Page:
Consumer Medicine Information
What is in this leaflet
This leaflet answers some common questions about Carmustine powder for injection.
It does not contain all the available information. It does not take the place of talking to your doctor or pharmacist.
The information in this leaflet was last updated on the date listed on the final page. More recent information on the medicine may be available.
You should ensure that you speak to your pharmacist or doctor to obtain the most up-to-date information on the medicine. Those updates may contain important information about the medicine and its use which you should be aware.
All medicines have risks and benefits. Your doctor has weighed the risks of you being given this medicine against the benefits they expect it will have for you.
If you have any concerns about being given this medicine, talk to doctor or pharmacist.
Keep this leaflet. You may need to read it again.
What Carmustine powder for injection is given for
Carmustine is used to treat malignant glioma, a type of brain cancer, and multiple myeloma, a cancer of the blood. It may also be used to treat other types of cancers called Hodgkin’s Disease and Non- Hodgkin’s lymphomas.
Carmustine belongs to a group of medicines called cytotoxic medicines. You may also hear of these being called chemotherapy medicines. Carmustine may be used in combination with other medicines to treat your cancer.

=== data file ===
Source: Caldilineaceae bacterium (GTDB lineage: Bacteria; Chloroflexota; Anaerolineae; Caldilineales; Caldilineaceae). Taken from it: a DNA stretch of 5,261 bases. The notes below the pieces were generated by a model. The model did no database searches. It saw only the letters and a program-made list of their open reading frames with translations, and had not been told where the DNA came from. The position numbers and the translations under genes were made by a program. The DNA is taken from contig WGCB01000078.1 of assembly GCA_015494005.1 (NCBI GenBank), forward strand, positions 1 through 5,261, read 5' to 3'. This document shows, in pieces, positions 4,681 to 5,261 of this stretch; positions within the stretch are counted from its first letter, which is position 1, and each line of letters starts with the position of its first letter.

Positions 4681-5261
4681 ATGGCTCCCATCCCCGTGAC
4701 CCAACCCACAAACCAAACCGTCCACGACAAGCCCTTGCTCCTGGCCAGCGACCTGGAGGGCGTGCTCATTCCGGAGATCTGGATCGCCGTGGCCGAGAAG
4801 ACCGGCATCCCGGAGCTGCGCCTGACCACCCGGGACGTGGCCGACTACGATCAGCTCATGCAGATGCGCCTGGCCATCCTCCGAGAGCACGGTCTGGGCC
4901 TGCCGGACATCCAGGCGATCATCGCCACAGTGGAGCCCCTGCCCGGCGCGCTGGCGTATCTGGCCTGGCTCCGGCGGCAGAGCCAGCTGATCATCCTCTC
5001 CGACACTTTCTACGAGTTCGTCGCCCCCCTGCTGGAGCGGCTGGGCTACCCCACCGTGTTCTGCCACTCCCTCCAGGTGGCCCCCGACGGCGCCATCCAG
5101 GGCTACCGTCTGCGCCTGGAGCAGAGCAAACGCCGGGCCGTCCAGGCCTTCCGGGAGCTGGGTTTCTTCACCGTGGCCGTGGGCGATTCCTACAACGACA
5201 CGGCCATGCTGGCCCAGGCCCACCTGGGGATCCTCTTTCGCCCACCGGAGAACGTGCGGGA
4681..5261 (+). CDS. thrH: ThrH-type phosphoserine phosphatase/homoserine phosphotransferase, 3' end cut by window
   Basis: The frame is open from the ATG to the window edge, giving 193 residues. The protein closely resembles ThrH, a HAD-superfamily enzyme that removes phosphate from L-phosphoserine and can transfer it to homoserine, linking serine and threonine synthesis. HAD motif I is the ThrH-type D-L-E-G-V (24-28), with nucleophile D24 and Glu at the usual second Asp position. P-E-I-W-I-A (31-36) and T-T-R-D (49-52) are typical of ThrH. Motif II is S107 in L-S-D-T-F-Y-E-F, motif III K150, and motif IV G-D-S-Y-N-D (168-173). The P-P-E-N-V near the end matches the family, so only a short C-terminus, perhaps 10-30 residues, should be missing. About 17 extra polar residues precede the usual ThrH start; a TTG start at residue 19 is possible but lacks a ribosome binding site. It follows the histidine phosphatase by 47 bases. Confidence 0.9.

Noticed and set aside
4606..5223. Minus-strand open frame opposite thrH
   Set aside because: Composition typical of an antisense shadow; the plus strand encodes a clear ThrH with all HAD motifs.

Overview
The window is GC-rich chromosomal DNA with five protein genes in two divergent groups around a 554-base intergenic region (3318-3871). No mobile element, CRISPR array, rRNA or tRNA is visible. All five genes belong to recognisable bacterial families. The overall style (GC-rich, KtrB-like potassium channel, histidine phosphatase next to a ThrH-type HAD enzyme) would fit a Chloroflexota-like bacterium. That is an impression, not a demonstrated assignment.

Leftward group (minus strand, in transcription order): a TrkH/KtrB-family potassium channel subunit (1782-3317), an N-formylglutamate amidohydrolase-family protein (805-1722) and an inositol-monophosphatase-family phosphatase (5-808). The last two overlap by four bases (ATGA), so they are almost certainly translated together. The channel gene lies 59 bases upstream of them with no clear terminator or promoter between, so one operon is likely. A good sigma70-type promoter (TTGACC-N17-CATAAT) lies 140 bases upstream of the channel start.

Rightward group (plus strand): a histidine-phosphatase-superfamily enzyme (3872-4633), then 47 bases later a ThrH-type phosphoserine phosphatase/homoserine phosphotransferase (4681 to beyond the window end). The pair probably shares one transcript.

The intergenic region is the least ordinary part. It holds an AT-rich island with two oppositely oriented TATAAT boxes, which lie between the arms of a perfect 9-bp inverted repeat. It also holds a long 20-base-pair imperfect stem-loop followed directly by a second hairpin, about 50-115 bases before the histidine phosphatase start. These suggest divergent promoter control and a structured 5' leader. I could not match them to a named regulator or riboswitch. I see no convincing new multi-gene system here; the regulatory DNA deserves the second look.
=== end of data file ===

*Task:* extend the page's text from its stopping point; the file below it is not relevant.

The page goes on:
Your doctor may have prescribed Carmustine for another use. Ask your doctor if you have any questions about why Carmustine was prescribed.
This medicine is only available with a doctor’s prescription.
How Carmustine powder for injection works
Carmustine works by killing cancer cells.
The use of Carmustine to treat your condition can lead to side-effects, which are discussed below.
Before you are given Carmustine powder for injection
When you must not have this medicine
You should not have Carmustine powder for injection if you have a history of severe allergic reactions to carmustine or any of the ingredients listed at the end of this leaflet.
You should not be given Carmustine powder for injection if you have, or have had any of the following conditions unless you have discussed it with your doctor:
- liver problems
- kidney problems
- lung disease
- blood disorder with a reduced number of white blood cells
- blood disorder with a low blood platelet count
- blood disorder with a decreased number of red blood cells
- lowered immunity due to treatment with medicines such as corticosteroids, cyclosporin or other medicines used to treat cancer.